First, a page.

Rural people generally understand about the impossibility of overcoming the tyranny of distance and its impact on access, costs and service systems. They don’t expect small communities to have the same services and facilities as regional centres or the metropolitan areas but they feel righteous indignation if they are not remembered and understood.
At the previous conference, in Perth in March 2011, Nicola Roxon gave a detailed and sympathetic speech in which she did much more than merely reiterating the litany of special programs provided for rural and remote areas. She recognised the challenges that rural communities and professionals face, and outlined how the federal government would deal with these as it progressed health reform, institutional change and new investments.
In Adelaide there will be the opportunity for Minister Plibersek to reassert the government’s intention to accommodate the circumstances of rural and remote areas through both ‘mainstream’ services and special, flexible services for smaller places through such things as block funding of smaller hospitals, MPSs, targeted mental health and dental health initiatives, reinvestment in critical services that have run down, and the maintenance of infrastructure.
The government’s credibility on such major commitments will be enhanced if relatively minor irritants like the ASGC-RA classification system can be fixed up.
Q: What is a pressing rural healthcare issue that will be explored at the conference, and what are its implications for the federal election?
One: How smoking rates can be reduced in rural and remote areas to match falling rates in major cities – and whether both sides of politics will commit to further investments in health promotion and illness prevention, including through the Australian National Preventive Health Agency.
Two: What the future will be for Medicare Locals? They provide real hope for the coordination of primary care (still usually centred on general practice) and any return to organisations that are only focused on medicine would be a gross mistake.
Three: What general commitment both sides of politics can give to rural regions that are not prospering (perhaps through a de facto royalties for regions approach)?
Four: What confidence people can have in federal, state and territory governments collaborating on health care rather than engaging in politics and blame shifting?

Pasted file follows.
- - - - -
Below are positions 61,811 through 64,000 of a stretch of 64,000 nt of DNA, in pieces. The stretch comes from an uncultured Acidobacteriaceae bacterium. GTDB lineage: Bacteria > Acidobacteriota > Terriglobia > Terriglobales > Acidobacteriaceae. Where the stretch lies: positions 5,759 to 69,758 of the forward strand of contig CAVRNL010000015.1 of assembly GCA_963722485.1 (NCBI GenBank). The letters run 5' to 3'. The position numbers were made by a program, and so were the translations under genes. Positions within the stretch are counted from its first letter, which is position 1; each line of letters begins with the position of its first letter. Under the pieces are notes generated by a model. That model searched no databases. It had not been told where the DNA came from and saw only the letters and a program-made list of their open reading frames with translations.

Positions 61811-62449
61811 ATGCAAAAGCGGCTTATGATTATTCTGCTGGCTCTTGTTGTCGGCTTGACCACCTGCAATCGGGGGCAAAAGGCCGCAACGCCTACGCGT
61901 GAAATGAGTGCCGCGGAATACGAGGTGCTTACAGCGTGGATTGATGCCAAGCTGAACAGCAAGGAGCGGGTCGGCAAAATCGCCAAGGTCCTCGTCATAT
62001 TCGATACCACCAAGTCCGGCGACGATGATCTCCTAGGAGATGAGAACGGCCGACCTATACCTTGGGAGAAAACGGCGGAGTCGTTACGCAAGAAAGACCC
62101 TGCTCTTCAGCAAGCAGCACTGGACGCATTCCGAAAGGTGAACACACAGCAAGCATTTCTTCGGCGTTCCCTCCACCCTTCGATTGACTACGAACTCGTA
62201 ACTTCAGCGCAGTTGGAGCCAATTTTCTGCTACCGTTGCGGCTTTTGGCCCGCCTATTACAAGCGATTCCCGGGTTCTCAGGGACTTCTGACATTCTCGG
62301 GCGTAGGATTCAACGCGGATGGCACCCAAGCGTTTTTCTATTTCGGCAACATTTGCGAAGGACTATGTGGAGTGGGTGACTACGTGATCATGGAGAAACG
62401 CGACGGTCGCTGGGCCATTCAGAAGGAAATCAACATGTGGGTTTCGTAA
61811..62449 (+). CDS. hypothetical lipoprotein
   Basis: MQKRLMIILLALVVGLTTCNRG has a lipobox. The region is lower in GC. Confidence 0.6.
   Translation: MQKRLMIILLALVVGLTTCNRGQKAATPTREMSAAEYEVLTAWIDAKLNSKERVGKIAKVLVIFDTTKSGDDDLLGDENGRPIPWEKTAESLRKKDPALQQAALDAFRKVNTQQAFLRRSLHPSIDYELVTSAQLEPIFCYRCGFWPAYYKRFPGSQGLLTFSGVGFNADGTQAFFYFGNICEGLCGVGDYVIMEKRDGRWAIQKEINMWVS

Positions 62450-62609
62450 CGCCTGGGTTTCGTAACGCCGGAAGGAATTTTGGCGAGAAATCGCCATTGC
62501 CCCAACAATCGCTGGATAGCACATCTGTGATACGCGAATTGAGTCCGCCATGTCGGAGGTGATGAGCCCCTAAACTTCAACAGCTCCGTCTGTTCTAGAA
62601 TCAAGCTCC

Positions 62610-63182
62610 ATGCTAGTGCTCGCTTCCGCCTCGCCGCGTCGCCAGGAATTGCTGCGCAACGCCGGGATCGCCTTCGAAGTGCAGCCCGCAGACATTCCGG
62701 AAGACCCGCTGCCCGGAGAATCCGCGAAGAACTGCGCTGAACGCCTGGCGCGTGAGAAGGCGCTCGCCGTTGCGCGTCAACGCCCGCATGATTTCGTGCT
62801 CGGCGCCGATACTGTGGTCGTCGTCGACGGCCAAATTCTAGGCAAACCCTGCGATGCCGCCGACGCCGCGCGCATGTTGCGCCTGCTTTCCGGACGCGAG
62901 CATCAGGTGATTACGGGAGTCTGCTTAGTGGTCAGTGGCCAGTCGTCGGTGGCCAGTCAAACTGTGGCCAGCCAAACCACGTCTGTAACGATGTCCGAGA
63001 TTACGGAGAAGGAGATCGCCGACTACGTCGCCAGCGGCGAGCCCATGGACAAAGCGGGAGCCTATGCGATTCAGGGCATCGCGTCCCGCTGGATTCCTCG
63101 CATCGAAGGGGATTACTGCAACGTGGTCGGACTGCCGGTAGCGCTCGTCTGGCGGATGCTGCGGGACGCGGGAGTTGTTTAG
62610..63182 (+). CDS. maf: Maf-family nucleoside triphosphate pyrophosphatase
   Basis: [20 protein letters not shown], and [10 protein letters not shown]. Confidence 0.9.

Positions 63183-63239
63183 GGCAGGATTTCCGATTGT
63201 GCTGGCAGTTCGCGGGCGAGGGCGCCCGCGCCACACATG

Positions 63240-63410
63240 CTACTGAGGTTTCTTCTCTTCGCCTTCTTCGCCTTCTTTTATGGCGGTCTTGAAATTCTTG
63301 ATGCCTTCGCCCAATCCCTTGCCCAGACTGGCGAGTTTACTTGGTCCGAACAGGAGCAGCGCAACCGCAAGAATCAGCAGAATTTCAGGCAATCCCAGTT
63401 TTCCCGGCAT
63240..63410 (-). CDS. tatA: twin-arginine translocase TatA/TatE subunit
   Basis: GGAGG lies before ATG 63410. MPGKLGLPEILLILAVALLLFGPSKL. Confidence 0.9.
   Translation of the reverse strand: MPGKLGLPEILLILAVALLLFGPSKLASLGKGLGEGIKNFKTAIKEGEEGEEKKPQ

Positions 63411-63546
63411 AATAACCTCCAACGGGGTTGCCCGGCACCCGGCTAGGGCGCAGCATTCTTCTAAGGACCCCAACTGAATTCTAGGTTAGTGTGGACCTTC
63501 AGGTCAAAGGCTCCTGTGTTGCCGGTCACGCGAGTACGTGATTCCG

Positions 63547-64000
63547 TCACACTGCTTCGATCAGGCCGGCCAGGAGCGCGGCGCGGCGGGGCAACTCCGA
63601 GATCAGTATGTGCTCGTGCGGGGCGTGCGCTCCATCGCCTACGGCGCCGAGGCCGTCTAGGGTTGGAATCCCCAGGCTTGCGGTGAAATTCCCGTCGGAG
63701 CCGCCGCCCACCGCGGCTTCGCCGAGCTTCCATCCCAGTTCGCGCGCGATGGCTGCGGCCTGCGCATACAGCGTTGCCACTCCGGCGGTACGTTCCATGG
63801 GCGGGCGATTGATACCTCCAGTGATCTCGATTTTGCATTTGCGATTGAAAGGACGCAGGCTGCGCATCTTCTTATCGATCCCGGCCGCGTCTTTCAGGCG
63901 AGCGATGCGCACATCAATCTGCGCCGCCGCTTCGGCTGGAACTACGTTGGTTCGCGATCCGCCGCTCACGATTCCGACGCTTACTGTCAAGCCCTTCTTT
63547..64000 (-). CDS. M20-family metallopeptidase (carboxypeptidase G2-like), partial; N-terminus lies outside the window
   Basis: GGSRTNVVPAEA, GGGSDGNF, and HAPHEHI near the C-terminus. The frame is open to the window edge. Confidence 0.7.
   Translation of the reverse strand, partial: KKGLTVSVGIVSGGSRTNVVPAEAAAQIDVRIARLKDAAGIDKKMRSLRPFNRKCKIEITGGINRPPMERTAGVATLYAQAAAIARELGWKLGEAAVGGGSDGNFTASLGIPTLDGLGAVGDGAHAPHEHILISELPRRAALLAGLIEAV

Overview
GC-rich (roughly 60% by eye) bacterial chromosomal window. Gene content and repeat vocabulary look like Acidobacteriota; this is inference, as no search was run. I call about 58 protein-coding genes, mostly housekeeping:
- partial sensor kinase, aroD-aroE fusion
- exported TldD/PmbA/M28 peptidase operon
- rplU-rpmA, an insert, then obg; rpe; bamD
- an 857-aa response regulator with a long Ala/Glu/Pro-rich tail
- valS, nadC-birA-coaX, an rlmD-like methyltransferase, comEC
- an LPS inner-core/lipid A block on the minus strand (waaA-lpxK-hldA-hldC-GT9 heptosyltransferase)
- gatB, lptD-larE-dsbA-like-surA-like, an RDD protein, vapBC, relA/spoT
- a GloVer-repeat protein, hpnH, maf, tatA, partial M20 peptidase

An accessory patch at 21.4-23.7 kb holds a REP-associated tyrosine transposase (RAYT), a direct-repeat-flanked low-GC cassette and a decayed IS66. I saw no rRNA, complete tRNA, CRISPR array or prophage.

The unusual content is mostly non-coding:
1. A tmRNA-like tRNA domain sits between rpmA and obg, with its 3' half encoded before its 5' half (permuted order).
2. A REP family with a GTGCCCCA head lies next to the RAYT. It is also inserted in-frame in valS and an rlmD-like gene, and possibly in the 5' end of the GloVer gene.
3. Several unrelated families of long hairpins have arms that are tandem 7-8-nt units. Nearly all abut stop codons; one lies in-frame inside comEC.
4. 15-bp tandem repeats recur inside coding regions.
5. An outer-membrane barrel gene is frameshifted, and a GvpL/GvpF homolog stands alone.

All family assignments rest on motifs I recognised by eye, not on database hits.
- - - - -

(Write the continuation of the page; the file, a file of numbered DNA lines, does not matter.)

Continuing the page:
Q: What is a pressing rural population health issue that will be explored at the conference and what are its implications for the federal election?
Gordon Gregory: The conference will deal with a range of population health issues, none of which is more pressing than the health of Aboriginal people and Torres Strait Islanders. There will be a colloquium on Indigenous eye health. There will also be sessions on oral health, women’s health, mental health, child and family health, disability care, and hearing health.
Q: Do you think rural and remote health concerns will be important in the federal election? What will be needed to make them count?
Gordon Gregory: It is the Alliance’s challenge to make sure that rural and remote health concerns are on the agenda in the election context. It is a difficult task with all governments inexplicably claiming to be in the same situation as Cyprus, and with so many competing interests, and so little attention overall given to policies as distinct from politics.
But the timing of the 12th Conference could hardly be better coming shortly before the next election is due. So we’ll be encouraging everyone at the event to have their say and to require governments to join them in committing to a bright future for rural and remote communities!
Q: One of the strengths of the National Rural Health Conference is that it showcases excellent grassroots work in rural and remote communities. What’s your insider’s tip for a speaker or session that will highlight such work?
Gordon Gregory: The top-ranked abstract overall was for a paper to be delivered by Sue Cowan and Fiona MacPhee on “Integrating aged care assessment for older people of north-east Victoria”, to be presented in concurrent session A2.
A favourite of NRHA staff is going to be Kevin Bird’s presentation on “Team sport as a catalyst for Yolngu girls’ participation in healthy behaviours” (D1). Given the importance of oral health and its appalling status in rural and remote areas, concurrent session E6 must be important. It will include an update from ARCPOH on the situation and four important practical stories.
Q: What in your view is the most important plenary session and why is it so important?
Gordon Gregory: Probably the penultimate one, which will see Bob Wells and Jane Hall talking about what needs to be done to build a rural health service for the present and then Marie Lally galvanising us to take it upon ourselves and succeed.
Q: What will be the most controversial topics at the conference?